Detection of Neuromuscular Complications in Critically Ill Patients (NMCiCIP)


University of Rostock




Neuromuscular Diseases
Intensive Care Unit Acquired Weakness
Critical Illness

Study type


Funder types




Details and patient eligibility


Dysphagia and the intensive care unit-acquired weakness (ICU-AW) are common and outcome-relevant neuromuscular complications in critically ill patients, especially after prolonged mechanical ventilation, sepsis and multi-organ failure. However, the impact of these two complications on the clinical course of critically ill patients needs further investigation.

Furthermore, the standard diagnostic procedure to detect and grade the acquired dysphagia using the fiberoptic endoscopic evaluation of swallowing (FEES) and the Medical Research Council sum score (MRC-ss) to detect ICU-AW are time-consuming and strongly dependent on patient compliance. An early and easy-to-use detection of these neuromuscular complications is currently difficult to be achieved in this patient population.

Neuromuscular ultrasound (NMUS) and the measurement of neuromuscular damage blood biomarkers became increasingly interesting for clinical researchers in the recent years due to their broad availability and their simple and non-invasive application. However, the value of these new diagnostic tests to evaluate dysphagia and ICU-AW needs to be verified.

Full description

In this single-center observational study the investigators aim to evaluate neuromuscular ultrasound and blood biomarkers of neuromuscular damage as innovative diagnostic features for the detection, monitoring and prognostication of dysphagia and ICU-AW in critically ill patients. A detailed neurological examination, NMUS as well as blood biomarker measurements (e.g. Myl3, TNNI1, FABP-3) will be longitudinally performed at study day 1 (day of study inclusion), day 3, day 10 and day 17 after study inclusion. The neurological examination comprises the use of validated scales (GCS, RASS, mRS) and scores (MRC-ss) to assess consciousness, neurological disability and muscle strength as well as the the examination of the reflex status. Using a standardized in-house NMUS protocol the facial (masseter muscle), submental (digastricus muscle, mylohyoid muscle), cervical (sternocleidomastoid muscle) and extremity muscles (biceps brachii, brachiradialis, quadriceps femoris, tibialis anterior) as well as the vagus nerve will be assessed repeatedly. Additionally, a FEES as the current gold standard diagnostic for dysphagia will be performed at study day 10 or as soon as possible (depending on the ability of the patient to cooperate with the examiner) after study day 10 to detect and grade the dysphagia.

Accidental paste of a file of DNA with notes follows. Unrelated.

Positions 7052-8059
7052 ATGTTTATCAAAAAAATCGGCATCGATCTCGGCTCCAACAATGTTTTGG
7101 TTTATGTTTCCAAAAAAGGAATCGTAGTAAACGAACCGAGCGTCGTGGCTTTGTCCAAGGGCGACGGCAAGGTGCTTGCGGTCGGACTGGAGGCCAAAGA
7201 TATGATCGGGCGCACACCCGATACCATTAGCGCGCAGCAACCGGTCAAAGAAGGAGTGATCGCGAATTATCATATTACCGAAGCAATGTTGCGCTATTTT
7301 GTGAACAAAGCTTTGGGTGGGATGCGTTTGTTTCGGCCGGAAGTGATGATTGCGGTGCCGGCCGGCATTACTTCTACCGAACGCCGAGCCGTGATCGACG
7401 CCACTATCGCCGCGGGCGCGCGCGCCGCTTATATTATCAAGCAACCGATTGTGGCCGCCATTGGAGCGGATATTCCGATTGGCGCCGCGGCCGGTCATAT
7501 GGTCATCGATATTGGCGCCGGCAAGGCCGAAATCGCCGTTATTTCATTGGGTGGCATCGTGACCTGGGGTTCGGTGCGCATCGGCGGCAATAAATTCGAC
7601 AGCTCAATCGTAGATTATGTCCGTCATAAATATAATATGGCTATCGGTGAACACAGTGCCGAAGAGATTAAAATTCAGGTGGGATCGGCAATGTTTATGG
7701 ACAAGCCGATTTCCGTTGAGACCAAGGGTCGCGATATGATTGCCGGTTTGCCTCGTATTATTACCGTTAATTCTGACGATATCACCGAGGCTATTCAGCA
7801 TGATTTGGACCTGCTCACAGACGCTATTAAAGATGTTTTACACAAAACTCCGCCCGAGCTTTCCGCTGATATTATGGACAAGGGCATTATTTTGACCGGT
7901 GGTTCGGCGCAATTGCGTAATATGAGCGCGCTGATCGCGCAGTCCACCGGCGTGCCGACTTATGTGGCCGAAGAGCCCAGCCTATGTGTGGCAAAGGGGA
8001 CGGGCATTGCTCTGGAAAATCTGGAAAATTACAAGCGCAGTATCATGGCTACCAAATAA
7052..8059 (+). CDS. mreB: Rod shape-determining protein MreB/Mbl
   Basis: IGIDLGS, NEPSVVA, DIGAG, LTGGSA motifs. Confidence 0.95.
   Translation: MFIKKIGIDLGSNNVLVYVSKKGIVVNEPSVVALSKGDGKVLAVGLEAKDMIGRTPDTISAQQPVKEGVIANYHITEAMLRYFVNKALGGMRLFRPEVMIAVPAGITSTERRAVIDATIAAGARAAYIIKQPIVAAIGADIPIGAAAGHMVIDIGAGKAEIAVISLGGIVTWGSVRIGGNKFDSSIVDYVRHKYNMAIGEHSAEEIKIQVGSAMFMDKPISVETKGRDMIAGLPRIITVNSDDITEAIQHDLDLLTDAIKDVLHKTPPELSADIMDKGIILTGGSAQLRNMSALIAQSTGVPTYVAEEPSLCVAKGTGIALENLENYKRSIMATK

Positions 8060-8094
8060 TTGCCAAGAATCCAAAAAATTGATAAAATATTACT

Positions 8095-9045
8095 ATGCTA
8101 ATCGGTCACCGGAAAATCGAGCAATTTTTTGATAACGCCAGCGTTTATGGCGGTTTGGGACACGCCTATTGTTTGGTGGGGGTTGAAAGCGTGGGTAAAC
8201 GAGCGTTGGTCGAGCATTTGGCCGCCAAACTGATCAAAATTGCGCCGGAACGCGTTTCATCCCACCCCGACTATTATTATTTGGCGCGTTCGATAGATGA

All study participants will be reevaluated at day 90 after study inclusion with regard to functional disability and survival.

Furthermore, healthy volunteers will be recruited and assessed in the same way as patients including a clinical examination, NMUS, laboratory testing and FEES.

The investigators hypothezise that:

acquired dysphagia due to critical illness (not caused by central nervous system damage) is more likely in patients with ICU-AW the outcome in patients with a combination of ICU-AW and dysphagia is worse compared to patients with only one of these entities NMUS is able to detect and monitor dysphagia and ICU-AW in critically ill patients who are at risk of neuromuscular dysfunction specific blood biomarker levels correlate with the severity of neuromuscular impairment and are of value to identify patients with ICU-AW and acquired dysphagia


60 estimated patients




18+ years old


Accepts Healthy Volunteers

Inclusion criteria

  • adult patients above 17 years of age
  • Sequential organ failure assessment (SOFA) score ≥8 within the first two days after ICU admission
  • invasive mechanical ventilation ≥48 hours

Exclusion criteria

  • no written informed consent from patient or legal representative
  • participation in another interventional study
  • patient transfer from another hospital (>1 day hospital stay)
  • preexisting swallowing disorder or disease of the larynx, pharynx or esophagus
  • previous surgery of the larynx, pharynx, esophagus or maxillofacial surgery
  • preexisting neuromuscular diseases
  • preexisting central nervous system diseases (stroke, hemorrhage, tumor, traumatic brain injury, brain surgery, epilepsy, hydrocephalus)

Trial design

60 participants in 3 patient groups

critically ill patients more than 17 years of age matching study inclusion criteria confirmed newly acquired swallowing dysfunction using FEES at study day 10 or later ICU-AW positive (MRC-ss <48) or ICU-AW negative (MRC-ss ≥48)
critically ill patients more than 17 years of age matching study inclusion criteria newly acquired swallowing dysfunction ruled out using FEES at study day 10 or later ICU-AW positive (MRC-ss <48) or ICU-AW negative (MRC-ss ≥48)
healthy volunteers without any neuromuscular disease swallowing dysfunction ruled out using FEES

Trial contacts and locations



Central trial contact

Felix Klawitter, MD; Johannes Ehler, MD

Data sourced from

Clinical trials

Find clinical trialsTrials by location
© Copyright 2024 Veeva Systems